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Is Rasual Butler the D-League's Most Ready Player to Contribute to an NBA Team?

Becoming the most recent notable NBA veteran to hit the D-League hardwood, swingman Rasual Butler is now donning a Tulsa 66ers' uniform. After struggling with the Raptors last season, will his recent success in Tulsa be enough to convince an NBA team to take another chance on him?

Kevin C. Cox

Most young guns take to the D-League hardwood filled with hope that an NBA team will take notice and be intrigued enough to take a chance on them. In the case of older veterans who look to use the NBADL, if they're lucky, the time spent in the minor league is short. The hope is that they can prove there's enough left in their basketball tank (perhaps following a prolonged absence), and that they can still do enough to contribute to an NBA team.

In both cases, each type of player uses the NBADL as means to strut their stuff because they have something to prove.

But in the case of Rasual Butler, what you see appears to be what you get (for better or worse, that is). A ten year NBA veteran, Butler has served as a long range shooting specialist for a bevy of teams over the last decade. What's more, the swingman played in The Association as recently as last season, even going on to start 14 contests for the Raptors during the lockout-shortened season.

In all fairness, Butler's shooting percentages represented career-lows all across the board last season. Shooting 31% from the field, 27% from deep, and 58% from the charity stripe, it's clear he didn't exactly display the same type of sharp-shooting prowess he's become known for over his time in the NBA.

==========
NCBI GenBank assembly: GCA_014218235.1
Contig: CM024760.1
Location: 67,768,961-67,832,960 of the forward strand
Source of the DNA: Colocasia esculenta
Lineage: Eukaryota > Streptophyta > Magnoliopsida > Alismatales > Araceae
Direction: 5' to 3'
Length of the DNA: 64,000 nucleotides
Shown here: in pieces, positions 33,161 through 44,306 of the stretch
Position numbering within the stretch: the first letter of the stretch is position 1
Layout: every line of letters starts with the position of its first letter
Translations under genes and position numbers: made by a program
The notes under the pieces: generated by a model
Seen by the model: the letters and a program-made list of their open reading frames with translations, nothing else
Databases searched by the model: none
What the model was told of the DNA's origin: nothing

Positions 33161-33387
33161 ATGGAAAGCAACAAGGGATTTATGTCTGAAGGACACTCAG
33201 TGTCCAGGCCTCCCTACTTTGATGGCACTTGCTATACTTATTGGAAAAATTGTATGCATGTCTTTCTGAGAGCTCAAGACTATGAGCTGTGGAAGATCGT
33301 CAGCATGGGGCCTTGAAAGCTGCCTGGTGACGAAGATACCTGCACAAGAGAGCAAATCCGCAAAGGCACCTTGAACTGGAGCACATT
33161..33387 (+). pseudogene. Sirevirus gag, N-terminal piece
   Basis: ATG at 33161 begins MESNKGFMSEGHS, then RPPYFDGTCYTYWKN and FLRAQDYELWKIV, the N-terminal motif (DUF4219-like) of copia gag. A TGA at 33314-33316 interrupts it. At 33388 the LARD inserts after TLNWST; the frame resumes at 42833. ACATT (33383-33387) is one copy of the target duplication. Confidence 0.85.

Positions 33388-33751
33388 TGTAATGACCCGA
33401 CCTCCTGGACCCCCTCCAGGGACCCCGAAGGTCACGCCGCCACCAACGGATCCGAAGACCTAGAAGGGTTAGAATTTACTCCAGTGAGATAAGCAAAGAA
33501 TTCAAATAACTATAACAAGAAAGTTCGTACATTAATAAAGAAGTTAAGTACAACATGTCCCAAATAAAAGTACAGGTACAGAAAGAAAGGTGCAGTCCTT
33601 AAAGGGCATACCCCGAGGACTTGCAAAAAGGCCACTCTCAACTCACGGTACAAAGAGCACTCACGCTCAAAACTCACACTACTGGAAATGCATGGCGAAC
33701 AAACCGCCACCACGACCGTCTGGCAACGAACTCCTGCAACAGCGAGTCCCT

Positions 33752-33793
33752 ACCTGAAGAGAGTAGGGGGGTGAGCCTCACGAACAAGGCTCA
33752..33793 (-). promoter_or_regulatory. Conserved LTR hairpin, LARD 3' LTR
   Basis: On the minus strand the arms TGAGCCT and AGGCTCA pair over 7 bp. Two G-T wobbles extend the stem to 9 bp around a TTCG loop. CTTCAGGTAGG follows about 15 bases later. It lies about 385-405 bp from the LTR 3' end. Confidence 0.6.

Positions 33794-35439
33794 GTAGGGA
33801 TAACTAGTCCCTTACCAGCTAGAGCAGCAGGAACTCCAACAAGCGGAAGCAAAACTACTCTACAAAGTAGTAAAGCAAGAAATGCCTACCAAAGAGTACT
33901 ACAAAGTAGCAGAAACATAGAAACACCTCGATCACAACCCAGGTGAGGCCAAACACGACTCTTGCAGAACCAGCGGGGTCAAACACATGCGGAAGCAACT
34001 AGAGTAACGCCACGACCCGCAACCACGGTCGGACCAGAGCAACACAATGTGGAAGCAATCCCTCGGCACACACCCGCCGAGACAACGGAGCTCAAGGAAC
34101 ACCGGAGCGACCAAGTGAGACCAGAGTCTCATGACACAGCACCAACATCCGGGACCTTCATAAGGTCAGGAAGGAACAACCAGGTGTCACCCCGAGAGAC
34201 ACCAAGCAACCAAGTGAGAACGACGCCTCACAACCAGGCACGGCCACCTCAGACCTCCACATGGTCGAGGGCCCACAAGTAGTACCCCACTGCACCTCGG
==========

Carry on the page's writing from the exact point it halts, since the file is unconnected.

Still, given his reputation, it's interesting to see a player like Butler end up in the NBA D-League. The veteran joined fellow journeyman Andre Barrett as another player with some recognizable big league experience to sign in the minor league after the Showcase. Instead of first strutting his stuff on the D-League hardwood in Reno in front of plenty of curious executives, Butler subsequently caught on with the Tulsa 66ers afterwards.

To his own credit, Butler has hit the ground running, immediately displaying the ability to fill it up offensively. His role in the NBA as a specialist who can help his team spread the floor may be well-defined by this point, but the swingman has undeniably used the D-League to so far display a newly regained sense of efficiency to his game. After struggling with the Raptors last season, Butler has been able to shine in Tulsa this month, averaging 17 points on 46% from the field and 41% from deep through four contests.

Is it just a coincidence that Butler now dons a 66ers' uniform? Was Tulsa simply next in the D-League's waiver line, or might the Thunder have some interest in the veteran as they inch closer and closer to what's sure to be an interesting playoff run?

What you see may be what you get from a player like Butler, but at least he's been able to use the D-League to prove he can still knock the long bombs down with ease.